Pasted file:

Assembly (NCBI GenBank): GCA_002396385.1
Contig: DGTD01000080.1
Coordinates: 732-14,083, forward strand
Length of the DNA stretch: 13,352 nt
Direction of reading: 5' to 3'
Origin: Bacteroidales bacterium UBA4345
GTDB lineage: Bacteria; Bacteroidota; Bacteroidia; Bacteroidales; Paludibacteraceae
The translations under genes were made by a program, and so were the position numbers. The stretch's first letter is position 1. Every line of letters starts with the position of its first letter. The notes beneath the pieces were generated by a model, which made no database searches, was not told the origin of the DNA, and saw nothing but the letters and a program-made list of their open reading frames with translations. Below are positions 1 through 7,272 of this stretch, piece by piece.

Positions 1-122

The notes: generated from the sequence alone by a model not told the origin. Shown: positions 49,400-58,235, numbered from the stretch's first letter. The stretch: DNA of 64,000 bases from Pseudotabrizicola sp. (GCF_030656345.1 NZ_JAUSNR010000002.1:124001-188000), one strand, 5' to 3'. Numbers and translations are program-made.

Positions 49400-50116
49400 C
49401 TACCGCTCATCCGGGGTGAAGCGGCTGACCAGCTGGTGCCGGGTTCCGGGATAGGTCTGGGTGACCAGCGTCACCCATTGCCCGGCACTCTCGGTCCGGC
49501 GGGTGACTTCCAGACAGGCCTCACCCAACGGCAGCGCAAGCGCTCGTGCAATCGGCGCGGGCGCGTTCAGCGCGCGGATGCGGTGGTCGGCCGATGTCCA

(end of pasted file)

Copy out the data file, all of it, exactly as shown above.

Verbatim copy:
Assembly (NCBI GenBank): GCA_002396385.1
Contig: DGTD01000080.1
Coordinates: 732-14,083, forward strand
Length of the DNA stretch: 13,352 nt
Direction of reading: 5' to 3'
Origin: Bacteroidales bacterium UBA4345
GTDB lineage: Bacteria; Bacteroidota; Bacteroidia; Bacteroidales; Paludibacteraceae
The translations under genes were made by a program, and so were the position numbers. The stretch's first letter is position 1. Every line of letters starts with the position of its first letter. The notes beneath the pieces were generated by a model, which made no database searches, was not told the origin of the DNA, and saw nothing but the letters and a program-made list of their open reading frames with translations. Below are positions 1 through 7,272 of this stretch, piece by piece.

Positions 1-122

The notes: generated from the sequence alone by a model not told the origin. Shown: positions 49,400-58,235, numbered from the stretch's first letter. The stretch: DNA of 64,000 bases from Pseudotabrizicola sp. (GCF_030656345.1 NZ_JAUSNR010000002.1:124001-188000), one strand, 5' to 3'. Numbers and translations are program-made.

Positions 49400-50116
49400 C
49401 TACCGCTCATCCGGGGTGAAGCGGCTGACCAGCTGGTGCCGGGTTCCGGGATAGGTCTGGGTGACCAGCGTCACCCATTGCCCGGCACTCTCGGTCCGGC
49501 GGGTGACTTCCAGACAGGCCTCACCCAACGGCAGCGCAAGCGCTCGTGCAATCGGCGCGGGCGCGTTCAGCGCGCGGATGCGGTGGTCGGCCGATGTCCA